Bob didn’t create the rinse and repeat system you loathe, he just makes it more apparent than others that the game is rigged because he does precious little to fight it.

Oneil Cruz is an opportunity to step up and do something different, I have my doubts they’ll take it and no matter what he’s still the next, most exciting thing coming our way.

Try to allow yourself to enjoy him, even if they make you wait a bit first.

Published by Gary Morgan

Former contributor for Inside the Pirates an SI Team Channel

5 thoughts on “The Pirates Best Players Should Play….Right?

  1. Gary, while I totally understand the point you are trying to make, it raises a “catch 22” – maybe more – if the Pirates choose to keep him up, not send him back down. Personally, I hope he stays up, but here are several questions that need to be addressed if the Pirates choose to do so. If he is included on the roster, he definitely needs to play or else the Pirates are taking away needed playing time that he would understandingly be getting if he were sent back down. Now if Cruz does remain on the Bucs’ roster and is penciled in as an every day player -at this point a short stop – just where do Newman, Tucker, and others fit in lineup wise? Or if short stop is not the best position for him either overall ability wise or logistically, where then does he fit in without first getting adequate playing time at a new position, one that he will most assuredly need to gain experience. Would remaining on the roster be too risky at the moment or would this experience be best gained by sending him down? At the moment, it seems like his bat is a definite plus while his position with a glove is uncertain? Is it not a certainty that if he is not sent back down, then players such as Newman in the infield or several players in the outfield will have to be traded or released? He also has the size for a 1st baseman as well if even considered for this position. Another “what if” to the decision is whether or not his short stop ability quality wise is the best logistic for the Pirates. Realizing that the points I am making have been raised numerous times before by countless others, the time for a final decision is fast arising. I just wonder what the majority of Pirate fans are hoping even though this decision will not be made by a show of hands?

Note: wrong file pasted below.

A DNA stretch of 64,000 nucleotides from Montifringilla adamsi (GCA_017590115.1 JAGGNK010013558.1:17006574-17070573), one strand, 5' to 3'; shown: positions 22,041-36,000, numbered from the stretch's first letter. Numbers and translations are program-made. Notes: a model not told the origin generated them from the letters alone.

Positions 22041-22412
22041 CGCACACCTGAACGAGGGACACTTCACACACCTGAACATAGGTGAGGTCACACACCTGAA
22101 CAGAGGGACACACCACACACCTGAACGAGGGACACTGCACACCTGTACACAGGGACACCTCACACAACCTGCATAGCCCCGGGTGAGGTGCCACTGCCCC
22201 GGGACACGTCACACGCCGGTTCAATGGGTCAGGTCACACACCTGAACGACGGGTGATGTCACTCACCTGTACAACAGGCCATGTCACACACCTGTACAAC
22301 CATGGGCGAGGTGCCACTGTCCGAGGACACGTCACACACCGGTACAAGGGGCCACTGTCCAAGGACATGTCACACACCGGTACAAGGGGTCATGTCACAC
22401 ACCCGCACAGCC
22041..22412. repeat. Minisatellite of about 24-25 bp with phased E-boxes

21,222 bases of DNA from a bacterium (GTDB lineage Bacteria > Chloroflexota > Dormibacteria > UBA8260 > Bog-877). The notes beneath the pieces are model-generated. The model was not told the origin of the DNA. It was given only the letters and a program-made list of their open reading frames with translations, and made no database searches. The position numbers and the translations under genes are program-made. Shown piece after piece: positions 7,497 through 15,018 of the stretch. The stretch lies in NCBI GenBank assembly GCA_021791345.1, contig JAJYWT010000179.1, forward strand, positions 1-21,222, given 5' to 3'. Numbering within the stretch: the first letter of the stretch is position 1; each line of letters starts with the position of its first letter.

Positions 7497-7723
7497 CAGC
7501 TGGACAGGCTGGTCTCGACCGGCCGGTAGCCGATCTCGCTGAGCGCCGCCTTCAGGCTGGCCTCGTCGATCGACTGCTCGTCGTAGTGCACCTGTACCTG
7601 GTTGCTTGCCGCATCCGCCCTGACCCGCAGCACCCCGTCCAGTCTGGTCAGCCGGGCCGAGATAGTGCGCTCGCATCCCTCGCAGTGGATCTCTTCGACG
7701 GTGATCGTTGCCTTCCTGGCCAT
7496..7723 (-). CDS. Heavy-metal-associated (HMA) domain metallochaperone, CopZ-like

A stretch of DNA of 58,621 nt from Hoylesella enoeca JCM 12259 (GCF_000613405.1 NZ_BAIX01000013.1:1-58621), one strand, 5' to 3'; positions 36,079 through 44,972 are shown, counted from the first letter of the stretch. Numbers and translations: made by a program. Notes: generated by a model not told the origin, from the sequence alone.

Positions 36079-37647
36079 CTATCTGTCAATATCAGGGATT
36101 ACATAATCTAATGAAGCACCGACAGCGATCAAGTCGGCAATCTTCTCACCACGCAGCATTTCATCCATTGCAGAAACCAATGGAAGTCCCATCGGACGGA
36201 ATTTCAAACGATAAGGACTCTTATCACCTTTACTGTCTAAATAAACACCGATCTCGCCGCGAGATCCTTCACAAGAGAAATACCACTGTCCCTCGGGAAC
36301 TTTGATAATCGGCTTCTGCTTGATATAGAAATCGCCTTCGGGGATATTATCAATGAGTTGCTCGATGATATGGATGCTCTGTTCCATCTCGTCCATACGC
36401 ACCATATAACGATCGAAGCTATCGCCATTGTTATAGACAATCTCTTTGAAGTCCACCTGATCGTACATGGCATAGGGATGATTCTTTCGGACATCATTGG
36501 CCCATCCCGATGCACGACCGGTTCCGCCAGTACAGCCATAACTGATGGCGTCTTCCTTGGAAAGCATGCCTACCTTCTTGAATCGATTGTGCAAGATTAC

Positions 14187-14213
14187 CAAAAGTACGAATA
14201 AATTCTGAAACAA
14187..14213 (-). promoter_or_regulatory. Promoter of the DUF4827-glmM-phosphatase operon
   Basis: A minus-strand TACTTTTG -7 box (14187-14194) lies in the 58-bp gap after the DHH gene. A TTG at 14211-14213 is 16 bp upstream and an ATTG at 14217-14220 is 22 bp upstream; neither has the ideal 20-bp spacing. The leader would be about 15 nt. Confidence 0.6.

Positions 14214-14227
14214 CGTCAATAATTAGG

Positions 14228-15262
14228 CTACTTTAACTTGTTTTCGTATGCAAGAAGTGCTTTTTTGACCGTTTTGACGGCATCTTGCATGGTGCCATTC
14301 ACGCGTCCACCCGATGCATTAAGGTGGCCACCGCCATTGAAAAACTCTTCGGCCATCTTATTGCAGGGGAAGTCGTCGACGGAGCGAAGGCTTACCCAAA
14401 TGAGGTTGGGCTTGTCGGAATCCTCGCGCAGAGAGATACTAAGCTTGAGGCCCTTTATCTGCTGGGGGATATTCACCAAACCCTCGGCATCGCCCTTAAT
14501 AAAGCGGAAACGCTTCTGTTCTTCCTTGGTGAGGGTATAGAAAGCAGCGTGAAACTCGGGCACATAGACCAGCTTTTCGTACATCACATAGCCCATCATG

Liked by 1 person

    1. Excellent synopsis, Ralph! It’s tricky for sure. I think the defensive development is best handled at Indianapolis. Once the limelight of MLB is on, it’s difficult to outlive defensive issues–Pedro Alvarez is just the most prominent and recent local example that comes to mind.

      Liked by 1 person

  2. Good comprehensive post. As much as the tools are there, the errors and holes in the swing are too. Service time manipulation or not, I honestly think more AAA seasoning would behoove Cruz in the long run. Some would say to let him fail on this and that in MLB and then send him back to AAA to fix what’s exposed. They didn’t do that with Keller, from what we could discern–just plain sent him down. So I don’t think it makes much difference, but he should get more time at other positions in AAA too. That’s not to take him off short, just diversify and establish backup plans without having another preposterous Cole Tucker in CF type of debacle.

    21st-century NFL: Draft picks go straight to their teams, instant excitement. Let’s legitimize our competitive balance.
    21st-century NBA: Draft picks (usually) go straight to their teams, instant excitement. Let’s legitimize our competitive balance to some degree in a game that makes it difficult to do so.
    21st-century NHL: Draft picks occasionally go straight to their teams–instant excitement–and usually emerge within three years. Let’s legitimize our competitive balance.
    21st-century MLB: Draft picks never go straight to their teams–you’ll see the top pick in two years at best, so be sure to write the draftees’ names somewhere, so that you can vaguely recall them later. Instead of legitimizing our competitive balance, let’s extend to 33 years (maybe more–we’ll see next time) our needlessly convoluted window dressing that solves none of the league’s glaring problems.

    Liked by 1 person

    1. It’s dead on true. And I’ll rub their noses in it every chance I get. They don’t even try to fix some of the issues. It’s like when the politicians mention our seniors like they actually give a shit.

      Like